Soon you’ll be able to buy the company that helps you buy Bitcoin.
Coinbase, the largest cryptocurrency exchange in the U.S., has announced plans to go public—but it will eschew the traditional initial public offering (IPO) process of hiring investment banks to drum up interest and finance the deal.
This nontraditional yet trendy choice makes a certain amount of sense for the Coinbase narrative, given that the company has aided and abetted the similarly non-establishment cryptocurrency craze over the past decade. Whether Bitcoin itself actually replaces dollars or develops further as a speculative asset remains to be seen.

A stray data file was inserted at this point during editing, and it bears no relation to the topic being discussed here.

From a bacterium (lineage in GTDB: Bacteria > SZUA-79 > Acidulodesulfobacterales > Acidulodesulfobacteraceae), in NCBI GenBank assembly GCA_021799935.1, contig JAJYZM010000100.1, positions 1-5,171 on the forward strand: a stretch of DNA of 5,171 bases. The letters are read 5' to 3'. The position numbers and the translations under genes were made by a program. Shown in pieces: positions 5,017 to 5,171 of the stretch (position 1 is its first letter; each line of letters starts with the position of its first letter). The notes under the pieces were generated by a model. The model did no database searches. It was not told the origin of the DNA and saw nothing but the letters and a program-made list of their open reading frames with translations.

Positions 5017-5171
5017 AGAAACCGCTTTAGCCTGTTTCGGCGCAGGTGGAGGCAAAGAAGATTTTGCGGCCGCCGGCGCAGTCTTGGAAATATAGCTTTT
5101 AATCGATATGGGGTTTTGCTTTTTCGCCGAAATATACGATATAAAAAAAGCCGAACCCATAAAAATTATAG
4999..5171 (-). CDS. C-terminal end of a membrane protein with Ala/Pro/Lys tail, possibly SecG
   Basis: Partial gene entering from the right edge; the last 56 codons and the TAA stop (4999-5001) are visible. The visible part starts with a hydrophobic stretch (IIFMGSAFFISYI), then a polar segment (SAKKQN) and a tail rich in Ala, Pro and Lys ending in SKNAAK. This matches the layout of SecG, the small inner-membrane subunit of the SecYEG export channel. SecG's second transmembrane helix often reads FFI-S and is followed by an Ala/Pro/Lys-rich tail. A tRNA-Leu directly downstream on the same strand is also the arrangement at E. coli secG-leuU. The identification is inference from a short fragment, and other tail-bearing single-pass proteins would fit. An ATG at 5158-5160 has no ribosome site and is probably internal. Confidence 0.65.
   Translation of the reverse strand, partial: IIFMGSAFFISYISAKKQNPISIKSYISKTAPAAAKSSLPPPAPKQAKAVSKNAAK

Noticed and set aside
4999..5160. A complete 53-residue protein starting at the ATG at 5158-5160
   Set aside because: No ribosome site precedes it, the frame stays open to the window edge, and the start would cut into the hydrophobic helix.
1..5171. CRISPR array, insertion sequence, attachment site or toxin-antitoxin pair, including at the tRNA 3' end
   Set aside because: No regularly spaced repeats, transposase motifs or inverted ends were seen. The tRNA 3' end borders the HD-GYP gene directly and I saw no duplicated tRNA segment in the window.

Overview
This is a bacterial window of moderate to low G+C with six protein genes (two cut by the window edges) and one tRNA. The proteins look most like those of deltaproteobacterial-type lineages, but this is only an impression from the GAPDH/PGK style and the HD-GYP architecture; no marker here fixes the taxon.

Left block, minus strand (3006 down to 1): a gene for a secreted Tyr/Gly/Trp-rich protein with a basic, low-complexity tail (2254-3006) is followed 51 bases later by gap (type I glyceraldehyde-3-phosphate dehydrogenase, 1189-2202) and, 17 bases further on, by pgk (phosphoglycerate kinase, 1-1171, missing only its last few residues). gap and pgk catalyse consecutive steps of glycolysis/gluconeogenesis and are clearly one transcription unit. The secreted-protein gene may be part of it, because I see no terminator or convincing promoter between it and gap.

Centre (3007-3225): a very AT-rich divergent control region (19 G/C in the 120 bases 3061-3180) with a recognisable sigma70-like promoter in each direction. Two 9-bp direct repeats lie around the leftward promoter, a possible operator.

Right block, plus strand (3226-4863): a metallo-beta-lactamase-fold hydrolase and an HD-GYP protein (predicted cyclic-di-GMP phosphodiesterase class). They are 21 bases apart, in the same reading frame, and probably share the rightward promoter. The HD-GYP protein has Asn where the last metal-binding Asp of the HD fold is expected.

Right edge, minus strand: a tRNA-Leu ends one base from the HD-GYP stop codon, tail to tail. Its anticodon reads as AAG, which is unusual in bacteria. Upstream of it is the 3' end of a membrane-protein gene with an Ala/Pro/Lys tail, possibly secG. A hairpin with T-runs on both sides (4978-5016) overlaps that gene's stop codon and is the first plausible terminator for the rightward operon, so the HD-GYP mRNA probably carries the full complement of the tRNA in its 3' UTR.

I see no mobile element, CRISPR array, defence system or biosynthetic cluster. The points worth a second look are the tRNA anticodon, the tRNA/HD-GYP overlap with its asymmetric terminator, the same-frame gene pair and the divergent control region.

What Does Coinbase Actually Do?
Let’s say you want to buy Bitcoin. You’ve got two options: Deploy sophisticated, powerful computers to mine Bitcoin by solving complicated math problems or buy it on an exchange. The former is insanely costly and demands a ton of technical know-how while the latter requires nothing more than opening an account with said exchange.
That’s why most people end up buying Bitcoin, instead of mining it, and that’s where Coinbase comes in.
For many crypto enthusiasts, Coinbase operates as a straightforward online exchange, allowing retail buyers and sellers…